Multimedia Performance Studio

School of Art
College of Visual and Performing Arts


MPS creates original productions, often drawing on historical or science fiction sources; innovative stagings of opera and new music theater; multimedia scenography for theater, dance and performance art; and indoor and outdoor projection installations. Under the sponsorship of the School of Art, MPS artists work in the Mason Media Lab and the Harris Theatre at George Mason University, where they experiment with new and traditional stage technologies, and develop imaginative approaches to the integration of these technologies with the live action and music of theater. Making these works, threaded and laced with new media, is the equivalent of creating a play (or opera), a movie, and a CD album, all at the same time.

Live Movies is constructed as a field guide to new media for the performing arts, not the guide. It is for the performing arts, both the artists and producers, and the disciplines, theater, opera, music theater, performance art, dance, dance theater, music concerts and puppetry (all divided from each other by the Industrial Revolution, according to Jacques Attali). It is also intended to prove useful to artists and organizations who create architectural installations, exhibitions, films, pageants, spectacles and any number of other projects which rely on, and are exploring, new media. This book is also addressed to the general reader who is curious about the interplay among humans, machines, information systems and culture(s).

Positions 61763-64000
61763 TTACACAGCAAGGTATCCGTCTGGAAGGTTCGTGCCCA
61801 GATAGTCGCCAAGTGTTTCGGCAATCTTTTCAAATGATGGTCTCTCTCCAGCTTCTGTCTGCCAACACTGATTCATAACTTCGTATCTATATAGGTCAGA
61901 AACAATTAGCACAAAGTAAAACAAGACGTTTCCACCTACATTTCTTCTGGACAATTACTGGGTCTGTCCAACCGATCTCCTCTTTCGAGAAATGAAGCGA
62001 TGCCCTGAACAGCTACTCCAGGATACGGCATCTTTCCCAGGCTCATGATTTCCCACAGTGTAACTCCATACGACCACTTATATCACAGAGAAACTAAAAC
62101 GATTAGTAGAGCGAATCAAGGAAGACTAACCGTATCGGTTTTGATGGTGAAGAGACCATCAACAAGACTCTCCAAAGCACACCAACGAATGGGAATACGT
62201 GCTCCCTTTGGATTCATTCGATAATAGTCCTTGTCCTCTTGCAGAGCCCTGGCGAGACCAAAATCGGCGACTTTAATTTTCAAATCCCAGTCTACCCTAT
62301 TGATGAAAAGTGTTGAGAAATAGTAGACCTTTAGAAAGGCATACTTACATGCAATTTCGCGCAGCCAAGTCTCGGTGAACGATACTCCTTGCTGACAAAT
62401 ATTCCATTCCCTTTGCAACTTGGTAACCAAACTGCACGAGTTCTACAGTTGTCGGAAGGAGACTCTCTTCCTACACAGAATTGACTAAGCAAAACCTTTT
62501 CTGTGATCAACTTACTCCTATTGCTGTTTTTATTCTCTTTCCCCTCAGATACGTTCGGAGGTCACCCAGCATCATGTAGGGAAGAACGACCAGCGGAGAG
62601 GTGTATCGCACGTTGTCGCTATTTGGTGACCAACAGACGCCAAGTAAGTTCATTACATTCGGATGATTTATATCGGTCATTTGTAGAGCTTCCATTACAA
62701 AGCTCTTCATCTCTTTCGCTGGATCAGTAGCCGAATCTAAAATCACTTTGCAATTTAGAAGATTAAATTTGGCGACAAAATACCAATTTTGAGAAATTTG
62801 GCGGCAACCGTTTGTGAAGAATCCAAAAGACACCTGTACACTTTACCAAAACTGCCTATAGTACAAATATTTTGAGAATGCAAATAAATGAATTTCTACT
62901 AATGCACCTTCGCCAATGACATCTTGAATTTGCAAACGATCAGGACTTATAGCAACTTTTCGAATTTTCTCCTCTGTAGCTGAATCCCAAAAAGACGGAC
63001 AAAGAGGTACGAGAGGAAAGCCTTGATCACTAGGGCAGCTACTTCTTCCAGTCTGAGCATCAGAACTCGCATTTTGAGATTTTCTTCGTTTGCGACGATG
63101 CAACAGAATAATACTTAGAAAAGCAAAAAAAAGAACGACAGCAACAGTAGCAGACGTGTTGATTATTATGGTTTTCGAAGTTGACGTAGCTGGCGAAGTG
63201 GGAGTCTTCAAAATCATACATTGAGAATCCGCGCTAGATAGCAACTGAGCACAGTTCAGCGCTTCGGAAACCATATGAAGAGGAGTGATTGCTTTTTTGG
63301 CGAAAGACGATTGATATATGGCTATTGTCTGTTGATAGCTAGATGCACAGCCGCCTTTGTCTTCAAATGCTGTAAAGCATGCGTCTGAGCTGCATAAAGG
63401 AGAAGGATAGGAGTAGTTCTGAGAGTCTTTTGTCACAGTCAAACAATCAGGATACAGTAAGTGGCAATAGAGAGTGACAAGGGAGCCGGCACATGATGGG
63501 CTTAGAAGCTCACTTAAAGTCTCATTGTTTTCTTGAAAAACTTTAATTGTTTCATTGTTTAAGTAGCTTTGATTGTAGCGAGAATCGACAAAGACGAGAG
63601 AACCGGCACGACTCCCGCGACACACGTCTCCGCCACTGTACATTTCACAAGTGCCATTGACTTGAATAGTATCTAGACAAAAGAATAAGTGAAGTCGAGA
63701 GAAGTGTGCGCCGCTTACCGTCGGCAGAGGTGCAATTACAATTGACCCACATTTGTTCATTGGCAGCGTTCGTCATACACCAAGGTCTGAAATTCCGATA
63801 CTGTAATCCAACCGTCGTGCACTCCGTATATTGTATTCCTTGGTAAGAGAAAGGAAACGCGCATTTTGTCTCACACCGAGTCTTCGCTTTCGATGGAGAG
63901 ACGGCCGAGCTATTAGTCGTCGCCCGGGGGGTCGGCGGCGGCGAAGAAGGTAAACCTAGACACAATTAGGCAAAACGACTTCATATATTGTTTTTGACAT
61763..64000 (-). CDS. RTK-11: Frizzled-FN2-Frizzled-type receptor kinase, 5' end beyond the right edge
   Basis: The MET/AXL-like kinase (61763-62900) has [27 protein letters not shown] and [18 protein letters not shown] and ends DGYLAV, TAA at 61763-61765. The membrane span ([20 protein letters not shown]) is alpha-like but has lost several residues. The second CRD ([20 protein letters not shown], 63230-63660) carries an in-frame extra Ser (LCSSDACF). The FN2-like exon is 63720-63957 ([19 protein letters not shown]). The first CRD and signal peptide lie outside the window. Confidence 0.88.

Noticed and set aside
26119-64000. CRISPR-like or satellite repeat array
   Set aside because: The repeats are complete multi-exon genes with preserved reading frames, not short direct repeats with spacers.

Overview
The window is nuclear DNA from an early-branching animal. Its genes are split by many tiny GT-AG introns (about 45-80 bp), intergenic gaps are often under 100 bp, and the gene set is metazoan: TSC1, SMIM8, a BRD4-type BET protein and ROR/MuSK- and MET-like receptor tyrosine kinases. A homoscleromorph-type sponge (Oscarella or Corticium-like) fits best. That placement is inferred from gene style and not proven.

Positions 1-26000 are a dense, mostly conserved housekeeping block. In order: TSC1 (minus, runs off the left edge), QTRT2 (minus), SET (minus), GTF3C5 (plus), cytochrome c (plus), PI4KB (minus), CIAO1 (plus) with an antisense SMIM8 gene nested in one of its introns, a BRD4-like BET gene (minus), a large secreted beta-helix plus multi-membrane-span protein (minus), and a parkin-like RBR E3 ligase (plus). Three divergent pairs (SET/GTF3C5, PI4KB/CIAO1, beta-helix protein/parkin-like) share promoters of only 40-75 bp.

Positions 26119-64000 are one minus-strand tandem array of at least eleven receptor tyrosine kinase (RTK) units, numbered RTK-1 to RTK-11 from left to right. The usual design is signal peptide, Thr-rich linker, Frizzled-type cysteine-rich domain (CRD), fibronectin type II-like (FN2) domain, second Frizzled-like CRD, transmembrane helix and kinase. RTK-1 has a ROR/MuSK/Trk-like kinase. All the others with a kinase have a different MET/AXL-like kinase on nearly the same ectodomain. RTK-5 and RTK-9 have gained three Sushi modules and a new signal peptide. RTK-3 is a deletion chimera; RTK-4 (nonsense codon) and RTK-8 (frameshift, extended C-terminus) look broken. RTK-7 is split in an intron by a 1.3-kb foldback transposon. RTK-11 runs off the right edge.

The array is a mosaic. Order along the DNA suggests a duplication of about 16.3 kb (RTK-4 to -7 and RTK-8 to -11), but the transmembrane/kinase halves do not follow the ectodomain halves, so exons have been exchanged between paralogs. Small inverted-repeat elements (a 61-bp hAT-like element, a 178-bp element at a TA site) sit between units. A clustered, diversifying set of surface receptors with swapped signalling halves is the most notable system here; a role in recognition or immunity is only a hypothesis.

Cinematic and visual “literacy” have prepared today’s audience for new forms of narrative and stage design. This field guide is intended as a resource to the field(s) of the performing arts, new and traditional, for both experienced experimenters and for those just beginning to work with multimedia technologies, and most particularly those who work with a modest, limited budget.

By “new media,” in MPS, we mean primarily digital projection and sound design; the term also can refer to breakthroughs in, and explorations of, new technologies in lighting, visual displays, automated kinetic scenery, animatronics and more being dreamed up even as you read this. Many of which we have explored, or are exploring, to a range of degrees. And of course it all revolves about the computer…
This project is supported in part by a Resources for Change award from the National Endowment for the Arts


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